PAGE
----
think of how little the poor editors have-
to say nowadays about the makeup of
their papers.
We are also to believe that you have
reformed and quit all your evil ways
(professionally speauing) including that
of publishing anonymous contributions.
Hold up your hand and call on high
heaven to witness the vow. Major. People who have known you a long time
think you are about as likely to run a
clean, independent paper as is.the leopard to change his spots, or the proverbial sow's ear to be made into a silk
purse. But then you know there is always a possibility of people being mistaken. At any rate while there is life
there is hope and I for one would be loth
to discourage a sincere effort on your
part to reform.
I am pleased to note that you had no
intention of closing the Star to me but
simply wished to punish me for getting
"gay" and being too "cheeky." What
an alt*Hfficient excuse for stooping to
what everyone, not an absolutely blind
paitizan, recognized as a contemptible
act!
Evidently the crime of crimes in your
eyes is to get "cheeky" to the mighty
moulder of public opinion who sways
public sentiment by his oracle-like utterances from the- sanctum of the Gazette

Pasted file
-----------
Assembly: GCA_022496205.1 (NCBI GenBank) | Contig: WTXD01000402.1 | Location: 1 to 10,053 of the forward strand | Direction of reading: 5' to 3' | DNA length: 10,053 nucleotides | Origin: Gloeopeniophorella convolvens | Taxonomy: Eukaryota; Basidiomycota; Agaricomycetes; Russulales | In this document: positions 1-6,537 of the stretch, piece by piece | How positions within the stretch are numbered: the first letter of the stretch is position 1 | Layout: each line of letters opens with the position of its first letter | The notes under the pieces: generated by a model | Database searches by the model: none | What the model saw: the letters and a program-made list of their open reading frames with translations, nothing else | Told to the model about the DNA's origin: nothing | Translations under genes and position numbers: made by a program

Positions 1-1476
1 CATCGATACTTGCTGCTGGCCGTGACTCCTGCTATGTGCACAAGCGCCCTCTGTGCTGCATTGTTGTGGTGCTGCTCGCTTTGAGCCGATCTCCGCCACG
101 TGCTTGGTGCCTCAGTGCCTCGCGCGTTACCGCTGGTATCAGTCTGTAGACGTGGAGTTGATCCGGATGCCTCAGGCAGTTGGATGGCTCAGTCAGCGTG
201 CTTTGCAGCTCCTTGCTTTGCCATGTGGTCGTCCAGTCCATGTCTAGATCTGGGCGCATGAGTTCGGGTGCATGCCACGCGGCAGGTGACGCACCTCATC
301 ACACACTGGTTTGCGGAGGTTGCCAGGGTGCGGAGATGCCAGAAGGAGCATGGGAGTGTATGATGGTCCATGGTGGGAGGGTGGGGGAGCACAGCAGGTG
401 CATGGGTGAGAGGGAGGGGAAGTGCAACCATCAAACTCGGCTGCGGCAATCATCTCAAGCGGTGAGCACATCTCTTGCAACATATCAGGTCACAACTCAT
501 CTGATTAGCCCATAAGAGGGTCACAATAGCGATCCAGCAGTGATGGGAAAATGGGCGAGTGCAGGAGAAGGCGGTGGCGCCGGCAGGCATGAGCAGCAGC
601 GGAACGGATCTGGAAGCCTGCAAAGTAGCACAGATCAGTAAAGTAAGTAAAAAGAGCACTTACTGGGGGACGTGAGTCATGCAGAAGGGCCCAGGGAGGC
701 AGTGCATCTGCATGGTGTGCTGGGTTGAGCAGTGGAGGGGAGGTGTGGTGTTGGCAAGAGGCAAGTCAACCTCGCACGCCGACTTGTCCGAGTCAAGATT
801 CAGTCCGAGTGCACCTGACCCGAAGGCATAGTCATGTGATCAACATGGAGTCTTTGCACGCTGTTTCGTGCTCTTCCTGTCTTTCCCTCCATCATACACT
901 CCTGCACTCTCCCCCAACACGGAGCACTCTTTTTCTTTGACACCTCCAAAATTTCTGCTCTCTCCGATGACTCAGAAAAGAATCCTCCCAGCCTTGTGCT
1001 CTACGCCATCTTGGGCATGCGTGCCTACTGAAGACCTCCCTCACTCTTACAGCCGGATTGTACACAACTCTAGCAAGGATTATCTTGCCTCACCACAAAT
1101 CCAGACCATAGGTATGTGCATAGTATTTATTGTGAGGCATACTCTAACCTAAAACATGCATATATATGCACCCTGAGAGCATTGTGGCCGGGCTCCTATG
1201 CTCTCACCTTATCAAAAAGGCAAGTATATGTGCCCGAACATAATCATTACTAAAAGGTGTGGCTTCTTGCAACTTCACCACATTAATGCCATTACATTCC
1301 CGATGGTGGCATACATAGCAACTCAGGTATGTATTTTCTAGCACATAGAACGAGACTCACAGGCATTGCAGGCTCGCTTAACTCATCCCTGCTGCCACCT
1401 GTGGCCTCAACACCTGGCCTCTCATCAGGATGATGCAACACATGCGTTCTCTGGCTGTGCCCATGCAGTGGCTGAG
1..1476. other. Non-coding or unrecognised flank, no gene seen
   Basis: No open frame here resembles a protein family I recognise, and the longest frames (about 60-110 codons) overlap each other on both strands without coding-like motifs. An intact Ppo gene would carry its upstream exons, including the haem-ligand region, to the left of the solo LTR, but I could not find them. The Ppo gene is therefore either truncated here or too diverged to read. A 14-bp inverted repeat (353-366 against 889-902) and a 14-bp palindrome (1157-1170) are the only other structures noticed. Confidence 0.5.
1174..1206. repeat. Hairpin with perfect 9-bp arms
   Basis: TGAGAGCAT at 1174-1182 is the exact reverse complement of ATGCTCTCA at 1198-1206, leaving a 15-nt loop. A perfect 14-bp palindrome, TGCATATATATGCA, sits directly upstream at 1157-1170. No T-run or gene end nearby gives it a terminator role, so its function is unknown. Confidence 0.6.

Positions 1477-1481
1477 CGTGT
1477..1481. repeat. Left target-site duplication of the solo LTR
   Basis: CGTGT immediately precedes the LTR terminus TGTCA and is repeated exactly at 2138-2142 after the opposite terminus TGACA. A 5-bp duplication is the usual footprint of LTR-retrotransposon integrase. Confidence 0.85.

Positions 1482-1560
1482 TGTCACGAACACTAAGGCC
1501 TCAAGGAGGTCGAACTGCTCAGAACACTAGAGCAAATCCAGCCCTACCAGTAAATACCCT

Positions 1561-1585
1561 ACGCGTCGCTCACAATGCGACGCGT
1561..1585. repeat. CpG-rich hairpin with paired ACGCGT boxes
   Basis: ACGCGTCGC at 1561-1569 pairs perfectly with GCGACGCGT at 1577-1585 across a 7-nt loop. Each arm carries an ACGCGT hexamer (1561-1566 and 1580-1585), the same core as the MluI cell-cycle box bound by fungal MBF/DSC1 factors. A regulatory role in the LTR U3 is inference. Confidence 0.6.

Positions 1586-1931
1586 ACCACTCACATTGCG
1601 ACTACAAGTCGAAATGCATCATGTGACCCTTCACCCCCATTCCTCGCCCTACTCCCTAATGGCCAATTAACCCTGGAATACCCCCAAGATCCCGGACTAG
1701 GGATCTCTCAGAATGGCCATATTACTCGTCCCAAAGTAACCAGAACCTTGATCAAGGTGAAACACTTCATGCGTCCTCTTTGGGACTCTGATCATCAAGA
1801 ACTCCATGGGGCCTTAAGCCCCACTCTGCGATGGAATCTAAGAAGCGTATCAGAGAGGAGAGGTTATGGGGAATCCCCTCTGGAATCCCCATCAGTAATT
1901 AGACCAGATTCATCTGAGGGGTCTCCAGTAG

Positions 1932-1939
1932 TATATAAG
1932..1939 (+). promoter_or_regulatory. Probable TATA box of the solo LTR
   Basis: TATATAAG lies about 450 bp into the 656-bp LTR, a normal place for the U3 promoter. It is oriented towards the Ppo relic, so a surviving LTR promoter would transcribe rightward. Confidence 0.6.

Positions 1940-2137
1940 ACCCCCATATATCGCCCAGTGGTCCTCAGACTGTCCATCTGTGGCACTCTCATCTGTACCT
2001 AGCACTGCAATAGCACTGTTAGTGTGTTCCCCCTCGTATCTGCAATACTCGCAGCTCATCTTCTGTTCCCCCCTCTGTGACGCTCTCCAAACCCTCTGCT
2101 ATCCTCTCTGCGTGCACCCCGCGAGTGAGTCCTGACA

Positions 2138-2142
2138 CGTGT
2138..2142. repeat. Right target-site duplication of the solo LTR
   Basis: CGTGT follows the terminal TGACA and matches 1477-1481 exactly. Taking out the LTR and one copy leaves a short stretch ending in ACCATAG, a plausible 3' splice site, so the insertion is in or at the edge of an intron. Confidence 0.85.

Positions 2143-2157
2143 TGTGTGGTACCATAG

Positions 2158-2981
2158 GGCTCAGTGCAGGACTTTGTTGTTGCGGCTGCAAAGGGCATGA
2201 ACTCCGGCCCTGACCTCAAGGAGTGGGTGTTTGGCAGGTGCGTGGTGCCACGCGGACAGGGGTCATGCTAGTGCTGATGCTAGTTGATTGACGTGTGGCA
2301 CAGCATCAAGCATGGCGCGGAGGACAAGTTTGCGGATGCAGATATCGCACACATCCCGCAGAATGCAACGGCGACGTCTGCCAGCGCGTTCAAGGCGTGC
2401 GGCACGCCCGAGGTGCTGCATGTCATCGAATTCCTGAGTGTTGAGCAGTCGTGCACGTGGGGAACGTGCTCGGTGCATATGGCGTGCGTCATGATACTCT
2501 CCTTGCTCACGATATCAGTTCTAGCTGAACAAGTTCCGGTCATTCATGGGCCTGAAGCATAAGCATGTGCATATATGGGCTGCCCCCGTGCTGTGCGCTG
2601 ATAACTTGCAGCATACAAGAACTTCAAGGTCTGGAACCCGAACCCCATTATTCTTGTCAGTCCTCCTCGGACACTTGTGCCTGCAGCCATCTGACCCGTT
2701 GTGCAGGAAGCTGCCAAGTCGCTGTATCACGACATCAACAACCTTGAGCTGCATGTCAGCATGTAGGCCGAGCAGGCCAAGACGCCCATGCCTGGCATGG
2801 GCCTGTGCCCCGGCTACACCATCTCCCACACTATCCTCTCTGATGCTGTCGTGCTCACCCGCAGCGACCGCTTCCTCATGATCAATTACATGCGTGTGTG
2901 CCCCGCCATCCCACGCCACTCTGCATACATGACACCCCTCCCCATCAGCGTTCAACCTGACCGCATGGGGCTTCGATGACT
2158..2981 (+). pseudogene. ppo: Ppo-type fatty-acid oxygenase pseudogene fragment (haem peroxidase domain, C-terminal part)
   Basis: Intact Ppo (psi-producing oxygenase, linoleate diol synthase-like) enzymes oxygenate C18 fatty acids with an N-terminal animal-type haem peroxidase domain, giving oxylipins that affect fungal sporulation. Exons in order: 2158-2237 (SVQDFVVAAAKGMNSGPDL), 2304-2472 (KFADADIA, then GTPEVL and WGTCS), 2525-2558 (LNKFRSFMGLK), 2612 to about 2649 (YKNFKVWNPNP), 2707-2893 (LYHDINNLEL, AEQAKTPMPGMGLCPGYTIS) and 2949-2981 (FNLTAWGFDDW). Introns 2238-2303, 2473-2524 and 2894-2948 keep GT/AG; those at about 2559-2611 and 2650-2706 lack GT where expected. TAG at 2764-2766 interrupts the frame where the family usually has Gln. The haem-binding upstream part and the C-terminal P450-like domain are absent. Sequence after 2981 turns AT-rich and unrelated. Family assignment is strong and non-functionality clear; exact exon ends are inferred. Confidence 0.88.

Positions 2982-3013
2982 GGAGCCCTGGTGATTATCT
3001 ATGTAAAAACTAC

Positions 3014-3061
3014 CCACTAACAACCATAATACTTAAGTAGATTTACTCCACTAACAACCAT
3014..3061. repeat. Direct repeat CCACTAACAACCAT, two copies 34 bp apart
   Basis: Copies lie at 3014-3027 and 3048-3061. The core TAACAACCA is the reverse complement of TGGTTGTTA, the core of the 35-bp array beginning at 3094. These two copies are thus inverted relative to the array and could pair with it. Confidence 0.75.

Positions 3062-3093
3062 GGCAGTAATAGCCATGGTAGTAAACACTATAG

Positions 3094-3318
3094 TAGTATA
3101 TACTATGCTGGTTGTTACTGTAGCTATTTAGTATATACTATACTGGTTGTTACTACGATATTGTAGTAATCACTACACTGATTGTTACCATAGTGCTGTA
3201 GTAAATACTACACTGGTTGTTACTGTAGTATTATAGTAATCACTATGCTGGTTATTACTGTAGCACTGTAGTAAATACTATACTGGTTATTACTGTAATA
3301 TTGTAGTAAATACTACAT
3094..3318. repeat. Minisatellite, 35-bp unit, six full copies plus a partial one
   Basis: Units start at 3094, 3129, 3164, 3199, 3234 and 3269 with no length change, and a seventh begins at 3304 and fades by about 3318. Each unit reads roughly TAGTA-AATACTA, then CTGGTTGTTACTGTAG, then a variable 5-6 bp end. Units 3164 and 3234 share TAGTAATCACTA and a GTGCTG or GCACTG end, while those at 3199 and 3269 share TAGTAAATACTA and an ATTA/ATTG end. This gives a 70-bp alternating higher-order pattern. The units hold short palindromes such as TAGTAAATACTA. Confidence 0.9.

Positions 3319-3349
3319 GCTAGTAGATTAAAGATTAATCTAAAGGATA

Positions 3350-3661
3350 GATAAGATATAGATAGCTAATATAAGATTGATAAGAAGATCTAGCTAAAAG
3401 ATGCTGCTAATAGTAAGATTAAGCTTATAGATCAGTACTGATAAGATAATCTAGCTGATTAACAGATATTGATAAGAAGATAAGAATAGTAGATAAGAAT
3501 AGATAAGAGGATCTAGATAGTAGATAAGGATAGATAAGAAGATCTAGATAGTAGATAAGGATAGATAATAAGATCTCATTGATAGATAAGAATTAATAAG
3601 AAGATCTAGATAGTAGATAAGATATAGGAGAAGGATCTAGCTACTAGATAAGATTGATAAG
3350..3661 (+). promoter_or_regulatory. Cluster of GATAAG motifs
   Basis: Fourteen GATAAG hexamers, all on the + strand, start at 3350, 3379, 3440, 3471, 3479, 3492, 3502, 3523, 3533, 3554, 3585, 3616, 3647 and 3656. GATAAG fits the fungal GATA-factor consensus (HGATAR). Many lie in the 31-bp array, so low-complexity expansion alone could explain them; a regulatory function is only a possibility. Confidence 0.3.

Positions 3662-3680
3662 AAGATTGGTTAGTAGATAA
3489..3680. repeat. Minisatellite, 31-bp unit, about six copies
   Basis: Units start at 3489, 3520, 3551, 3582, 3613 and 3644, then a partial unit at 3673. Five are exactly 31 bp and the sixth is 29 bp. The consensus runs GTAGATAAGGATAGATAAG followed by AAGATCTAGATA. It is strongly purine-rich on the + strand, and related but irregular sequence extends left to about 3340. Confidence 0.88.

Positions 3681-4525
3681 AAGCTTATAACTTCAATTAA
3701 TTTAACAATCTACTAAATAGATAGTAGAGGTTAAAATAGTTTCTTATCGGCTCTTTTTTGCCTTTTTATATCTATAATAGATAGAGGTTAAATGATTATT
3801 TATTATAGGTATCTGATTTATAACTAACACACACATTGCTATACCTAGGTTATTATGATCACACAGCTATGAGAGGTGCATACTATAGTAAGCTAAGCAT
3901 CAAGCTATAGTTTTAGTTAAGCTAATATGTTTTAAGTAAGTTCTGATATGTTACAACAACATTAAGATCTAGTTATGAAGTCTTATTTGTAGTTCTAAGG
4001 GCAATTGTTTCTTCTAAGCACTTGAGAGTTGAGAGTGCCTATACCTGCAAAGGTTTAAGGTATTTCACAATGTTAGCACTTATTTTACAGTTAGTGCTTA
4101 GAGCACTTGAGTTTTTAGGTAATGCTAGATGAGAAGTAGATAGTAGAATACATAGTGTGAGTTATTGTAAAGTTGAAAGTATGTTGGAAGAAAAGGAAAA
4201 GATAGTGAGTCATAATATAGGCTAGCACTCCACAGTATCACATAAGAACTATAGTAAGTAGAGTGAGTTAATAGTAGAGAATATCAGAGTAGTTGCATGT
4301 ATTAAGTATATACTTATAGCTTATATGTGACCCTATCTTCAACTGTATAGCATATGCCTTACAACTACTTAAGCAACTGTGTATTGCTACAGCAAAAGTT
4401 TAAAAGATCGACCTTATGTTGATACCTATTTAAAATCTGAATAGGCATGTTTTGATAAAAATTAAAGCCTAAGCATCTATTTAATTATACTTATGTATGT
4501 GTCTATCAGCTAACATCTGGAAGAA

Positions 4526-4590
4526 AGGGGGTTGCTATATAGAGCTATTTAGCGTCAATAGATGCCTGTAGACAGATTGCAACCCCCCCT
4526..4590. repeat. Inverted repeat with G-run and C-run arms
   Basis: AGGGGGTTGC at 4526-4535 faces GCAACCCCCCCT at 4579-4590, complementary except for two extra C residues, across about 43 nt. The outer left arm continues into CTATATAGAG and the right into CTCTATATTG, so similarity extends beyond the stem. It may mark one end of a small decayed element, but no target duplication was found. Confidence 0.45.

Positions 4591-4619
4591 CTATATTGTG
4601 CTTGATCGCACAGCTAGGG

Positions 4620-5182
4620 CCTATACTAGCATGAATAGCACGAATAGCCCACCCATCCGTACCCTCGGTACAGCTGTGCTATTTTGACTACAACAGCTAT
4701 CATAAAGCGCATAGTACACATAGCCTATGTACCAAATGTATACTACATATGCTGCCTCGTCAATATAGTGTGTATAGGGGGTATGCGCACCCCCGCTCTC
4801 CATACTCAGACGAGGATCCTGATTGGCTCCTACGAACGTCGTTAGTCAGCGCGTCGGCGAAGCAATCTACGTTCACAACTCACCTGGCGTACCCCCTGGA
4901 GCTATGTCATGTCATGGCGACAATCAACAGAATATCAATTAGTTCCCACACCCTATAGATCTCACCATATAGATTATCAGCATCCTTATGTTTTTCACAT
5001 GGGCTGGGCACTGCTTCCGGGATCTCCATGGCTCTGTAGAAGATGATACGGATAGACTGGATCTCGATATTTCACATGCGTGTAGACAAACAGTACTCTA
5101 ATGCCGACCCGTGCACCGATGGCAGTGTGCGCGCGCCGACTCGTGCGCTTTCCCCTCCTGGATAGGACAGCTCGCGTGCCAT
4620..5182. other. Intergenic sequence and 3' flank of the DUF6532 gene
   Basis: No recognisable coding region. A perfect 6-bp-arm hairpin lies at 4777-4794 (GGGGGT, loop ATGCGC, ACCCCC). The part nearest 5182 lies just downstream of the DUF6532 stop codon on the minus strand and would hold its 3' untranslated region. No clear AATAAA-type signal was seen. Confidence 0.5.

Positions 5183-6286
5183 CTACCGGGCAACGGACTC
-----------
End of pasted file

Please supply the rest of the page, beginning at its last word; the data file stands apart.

print shop. The heinousness of my
offense has just commenced to dawn upon
me: but I would plead in extenuation
for my wrongdoing the fact that I did not
realize the enormity of my crime. I
imagined I was simply butting into a
very mediocre pen pusher, running a
small country weekly in the interest of a
[.Continued on page 3.]
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THE    SIMILKAMEEN    STAR
March 31, 1906
The Similkameen Star
Published Weekly at
PRfi&ETON, B.C
—BY—
The Princeton Publishing Co.
A. E. Howse, Manager.
SUBSCRIPTION RATE*
One Year,
Payable in Advance.
$2.00
Subscribers wiffconfer a favor ou this office by
promptly reporting any change in address or
irregularity in receipt of their paper.
Advertising rates furnished on application.
Legal notices 10 and 5 cents per line.
Four weekly Insertions constitute one month
advertising.
All cheques to be made; payable to
A. E. HOWSE.
THE STAR'S BIRTHDAY.
The years roll by. For those in
middle life the scroll of time is being
folded up with startling rapidity.
Fifty-two weeks and fifty-two numbers of the Star have gone into an
irrecoverable past. Whatever mistakes have been made in the volume
just closed they cannot be remedied
by murmuring regrets. But the
aim and purpose of the Star will
continue to be, until at least, another pen shall guide it, to fearlessly stamp out evil and correct error
coming within its purview and to
attract to this country a vigorous
and progressive class of people. Any
newspaper that does not thus aim
'twere better never to have been
born. No other medium has quite
the influence for good or ill as the
press and realizing this fact the Star
will be arrayed with those who desire a better observance of the laws
of the land and an uninterrupted